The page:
Of White Whales: or, The More Things Change

Oct 29 2007 Published by under Family, Personal

Here's a quote for you. It's one of the ones that should make you wonder whether you should laugh or cry:

And, doubtless, my going on this whaling voyage, formed part of the grand programme of Providence that was drawn up a long time ago. It came in as a sort of brief interlude and solo between more extensive performances. I take it that this part of the bill must have run something like this:

"Grand Contested Election for the Presidency of the United States.

"WHALING VOYAGE BY ONE ISHMAEL.

"
BLOODY BATTLE IN AFFGHANISTAN."

That, if you haven't guessed from the name in the middle line, comes from Herman Melville's 1851 masterpiece, Moby-Dick.

Barnes and Noble should thank Chris Dodd. His selection of Herman Melville's Moby-Dick as one of the "best books" boosted their sales by at least the $9.95 that I plunked down for a copy last week. (The State of Texas might also want drop Dodd a quick note thanking him for the extra 82 cents of tax revenue.) I had to do it. After becoming the first Democrat to show a spine this century, Dodd caught my interest. When I noticed that his take on Melville's whale of a book included the line, "Every time I read this endlessly fascinating novel," I was really taken aback. Who on earth would read Moby Dick more than once? I know I swore it off forever after reading it in ninth grade. What sort of person would voluntarily subject themselves to the book more than once?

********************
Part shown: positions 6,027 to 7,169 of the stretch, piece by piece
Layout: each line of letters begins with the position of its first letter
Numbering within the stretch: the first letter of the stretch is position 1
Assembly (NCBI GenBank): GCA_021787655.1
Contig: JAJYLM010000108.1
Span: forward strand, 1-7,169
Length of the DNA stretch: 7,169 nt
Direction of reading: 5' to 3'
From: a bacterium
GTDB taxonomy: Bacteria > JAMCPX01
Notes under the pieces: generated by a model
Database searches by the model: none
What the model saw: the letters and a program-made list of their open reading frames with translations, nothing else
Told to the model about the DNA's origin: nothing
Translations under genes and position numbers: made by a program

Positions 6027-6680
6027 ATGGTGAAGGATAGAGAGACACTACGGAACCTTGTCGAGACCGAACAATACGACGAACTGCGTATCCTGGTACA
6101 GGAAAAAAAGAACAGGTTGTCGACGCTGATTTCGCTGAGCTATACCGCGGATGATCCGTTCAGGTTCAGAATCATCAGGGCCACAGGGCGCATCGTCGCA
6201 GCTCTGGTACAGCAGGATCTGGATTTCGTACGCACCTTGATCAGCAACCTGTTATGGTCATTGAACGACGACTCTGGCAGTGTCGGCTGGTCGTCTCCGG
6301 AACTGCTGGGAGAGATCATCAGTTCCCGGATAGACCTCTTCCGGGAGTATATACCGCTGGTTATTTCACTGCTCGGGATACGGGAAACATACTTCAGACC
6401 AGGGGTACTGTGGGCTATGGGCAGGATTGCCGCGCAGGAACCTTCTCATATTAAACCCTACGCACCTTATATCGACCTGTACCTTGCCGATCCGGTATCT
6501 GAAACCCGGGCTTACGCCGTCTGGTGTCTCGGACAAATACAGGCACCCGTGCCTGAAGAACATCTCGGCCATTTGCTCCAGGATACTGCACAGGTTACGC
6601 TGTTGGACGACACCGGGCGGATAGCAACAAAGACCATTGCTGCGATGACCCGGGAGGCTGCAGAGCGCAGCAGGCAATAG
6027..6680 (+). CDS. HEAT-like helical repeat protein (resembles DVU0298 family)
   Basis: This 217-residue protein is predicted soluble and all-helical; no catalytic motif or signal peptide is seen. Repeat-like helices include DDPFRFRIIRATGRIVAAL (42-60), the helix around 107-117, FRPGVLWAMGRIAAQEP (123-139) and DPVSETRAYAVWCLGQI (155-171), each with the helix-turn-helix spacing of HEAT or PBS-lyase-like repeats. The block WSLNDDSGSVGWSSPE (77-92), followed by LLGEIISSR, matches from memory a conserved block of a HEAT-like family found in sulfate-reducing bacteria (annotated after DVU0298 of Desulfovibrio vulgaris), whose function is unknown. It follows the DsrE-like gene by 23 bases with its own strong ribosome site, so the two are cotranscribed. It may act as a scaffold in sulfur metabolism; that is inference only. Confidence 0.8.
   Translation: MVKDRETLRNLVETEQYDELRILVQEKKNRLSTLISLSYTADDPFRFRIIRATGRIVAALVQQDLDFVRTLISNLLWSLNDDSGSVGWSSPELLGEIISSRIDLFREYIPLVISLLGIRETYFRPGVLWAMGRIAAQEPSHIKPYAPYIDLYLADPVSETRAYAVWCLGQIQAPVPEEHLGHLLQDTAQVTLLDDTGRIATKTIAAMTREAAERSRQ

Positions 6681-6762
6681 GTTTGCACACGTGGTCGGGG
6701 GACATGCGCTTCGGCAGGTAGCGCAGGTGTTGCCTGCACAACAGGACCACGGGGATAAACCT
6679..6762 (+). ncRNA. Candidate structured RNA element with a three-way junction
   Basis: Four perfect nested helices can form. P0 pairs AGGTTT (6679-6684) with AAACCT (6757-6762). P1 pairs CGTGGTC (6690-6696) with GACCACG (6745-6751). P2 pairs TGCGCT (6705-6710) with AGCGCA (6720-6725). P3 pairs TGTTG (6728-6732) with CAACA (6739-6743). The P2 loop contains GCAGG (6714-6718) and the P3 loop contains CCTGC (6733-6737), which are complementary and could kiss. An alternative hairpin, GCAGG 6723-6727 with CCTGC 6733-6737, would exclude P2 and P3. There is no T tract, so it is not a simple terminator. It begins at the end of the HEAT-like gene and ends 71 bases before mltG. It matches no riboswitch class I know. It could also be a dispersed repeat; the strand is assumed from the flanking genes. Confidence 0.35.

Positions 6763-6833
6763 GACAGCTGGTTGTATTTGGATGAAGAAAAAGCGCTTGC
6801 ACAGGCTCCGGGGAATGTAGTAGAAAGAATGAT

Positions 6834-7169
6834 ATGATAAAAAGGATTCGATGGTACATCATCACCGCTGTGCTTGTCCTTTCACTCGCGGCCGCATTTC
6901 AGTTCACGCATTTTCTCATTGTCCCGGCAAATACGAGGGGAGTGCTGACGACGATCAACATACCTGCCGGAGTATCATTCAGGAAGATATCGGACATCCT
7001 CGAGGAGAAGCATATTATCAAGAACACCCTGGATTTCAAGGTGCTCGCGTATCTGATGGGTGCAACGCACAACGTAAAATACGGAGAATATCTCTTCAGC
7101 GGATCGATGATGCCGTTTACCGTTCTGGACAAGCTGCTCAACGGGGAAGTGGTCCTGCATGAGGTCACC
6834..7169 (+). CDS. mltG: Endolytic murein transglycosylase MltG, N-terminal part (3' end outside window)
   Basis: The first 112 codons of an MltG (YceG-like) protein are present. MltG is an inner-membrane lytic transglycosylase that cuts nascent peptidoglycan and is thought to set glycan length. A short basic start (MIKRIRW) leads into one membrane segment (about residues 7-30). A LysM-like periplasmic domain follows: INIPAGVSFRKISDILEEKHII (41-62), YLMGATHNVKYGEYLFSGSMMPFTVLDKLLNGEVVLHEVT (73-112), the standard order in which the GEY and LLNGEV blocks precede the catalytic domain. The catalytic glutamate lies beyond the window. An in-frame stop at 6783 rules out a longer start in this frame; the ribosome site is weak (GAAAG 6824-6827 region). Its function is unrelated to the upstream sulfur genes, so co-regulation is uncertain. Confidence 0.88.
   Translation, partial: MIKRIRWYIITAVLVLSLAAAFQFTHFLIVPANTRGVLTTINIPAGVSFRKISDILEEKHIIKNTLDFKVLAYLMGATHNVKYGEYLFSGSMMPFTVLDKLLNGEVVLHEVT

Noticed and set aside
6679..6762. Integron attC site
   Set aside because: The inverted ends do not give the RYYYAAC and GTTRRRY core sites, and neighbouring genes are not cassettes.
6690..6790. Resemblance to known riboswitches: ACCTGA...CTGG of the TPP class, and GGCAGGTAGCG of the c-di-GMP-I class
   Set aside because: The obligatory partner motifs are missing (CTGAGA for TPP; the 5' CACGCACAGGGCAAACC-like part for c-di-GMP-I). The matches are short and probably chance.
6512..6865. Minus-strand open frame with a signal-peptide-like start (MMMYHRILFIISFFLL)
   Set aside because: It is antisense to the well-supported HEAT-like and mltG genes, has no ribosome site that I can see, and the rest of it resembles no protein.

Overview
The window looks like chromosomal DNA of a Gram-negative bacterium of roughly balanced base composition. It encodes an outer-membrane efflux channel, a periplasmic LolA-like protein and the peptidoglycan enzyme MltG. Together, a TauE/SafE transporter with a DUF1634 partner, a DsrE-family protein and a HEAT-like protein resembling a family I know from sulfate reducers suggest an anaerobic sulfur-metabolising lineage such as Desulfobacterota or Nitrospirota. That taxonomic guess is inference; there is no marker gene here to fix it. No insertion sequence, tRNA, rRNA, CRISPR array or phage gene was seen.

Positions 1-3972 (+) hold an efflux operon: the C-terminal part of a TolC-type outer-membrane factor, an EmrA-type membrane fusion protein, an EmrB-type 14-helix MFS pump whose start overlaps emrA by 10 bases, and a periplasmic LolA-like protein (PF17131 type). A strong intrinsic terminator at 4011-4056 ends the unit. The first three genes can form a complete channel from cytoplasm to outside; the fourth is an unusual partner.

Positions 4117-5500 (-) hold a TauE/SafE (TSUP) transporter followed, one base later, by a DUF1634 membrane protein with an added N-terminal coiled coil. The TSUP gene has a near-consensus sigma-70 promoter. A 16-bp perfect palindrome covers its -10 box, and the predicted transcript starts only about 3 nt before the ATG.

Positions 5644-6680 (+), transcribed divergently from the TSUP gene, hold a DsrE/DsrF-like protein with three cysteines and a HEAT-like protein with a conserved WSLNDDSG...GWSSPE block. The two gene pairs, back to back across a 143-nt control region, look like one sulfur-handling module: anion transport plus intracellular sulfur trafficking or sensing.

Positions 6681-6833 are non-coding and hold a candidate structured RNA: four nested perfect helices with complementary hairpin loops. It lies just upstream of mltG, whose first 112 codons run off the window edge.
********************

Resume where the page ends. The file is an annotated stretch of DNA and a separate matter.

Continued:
Then I remembered - I never actually read the book. I read the first fifty or so pages, left Queequeg when he was putting his boots on under the bed, jumped to the ending, and relied on the amazing Mr. Cliff for everything else.

That's when I really started thinking. The book is legendary, and not merely for its heft. It had just been recommended by someone I wanted to learn more about. And, for reasons I might elaborate on at another time, I'd been thinking a lot about the dangers of the obsessive pursuit of perceived wrong-thinking, regardless of the cost or consequences. Taking some time and reading the book seemed like a really good idea. I picked it up on Thursday, and started reading it this morning.

I'm not done yet - or, for that matter, very far into it (although I have passed my previous high-water mark). I've mentioned all of this merely by way of explaining why I made a couple of the neighbors look up at my balcony this morning, and wonder why I was laughing so hard.

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